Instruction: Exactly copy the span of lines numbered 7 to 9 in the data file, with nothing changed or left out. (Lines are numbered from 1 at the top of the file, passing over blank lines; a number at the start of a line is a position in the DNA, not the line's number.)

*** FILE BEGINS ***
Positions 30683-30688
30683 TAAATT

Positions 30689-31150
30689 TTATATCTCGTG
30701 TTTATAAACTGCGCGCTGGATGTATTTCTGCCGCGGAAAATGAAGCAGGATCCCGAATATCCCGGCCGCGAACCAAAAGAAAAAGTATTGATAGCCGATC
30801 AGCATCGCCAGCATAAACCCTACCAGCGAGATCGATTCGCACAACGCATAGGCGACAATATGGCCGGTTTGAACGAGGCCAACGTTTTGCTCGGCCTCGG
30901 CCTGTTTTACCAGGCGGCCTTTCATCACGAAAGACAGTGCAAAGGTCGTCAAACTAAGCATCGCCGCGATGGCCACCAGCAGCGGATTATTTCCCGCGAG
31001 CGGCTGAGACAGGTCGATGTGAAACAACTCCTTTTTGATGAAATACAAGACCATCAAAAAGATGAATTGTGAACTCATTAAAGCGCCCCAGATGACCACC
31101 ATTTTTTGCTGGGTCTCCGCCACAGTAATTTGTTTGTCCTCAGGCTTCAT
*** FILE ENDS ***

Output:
30901 CCTGTTTTACCAGGCGGCCTTTCATCACGAAAGACAGTGCAAAGGTCGTCAAACTAAGCATCGCCGCGATGGCCACCAGCAGCGGATTATTTCCCGCGAG
31001 CGGCTGAGACAGGTCGATGTGAAACAACTCCTTTTTGATGAAATACAAGACCATCAAAAAGATGAATTGTGAACTCATTAAAGCGCCCCAGATGACCACC
31101 ATTTTTTGCTGGGTCTCCGCCACAGTAATTTGTTTGTCCTCAGGCTTCAT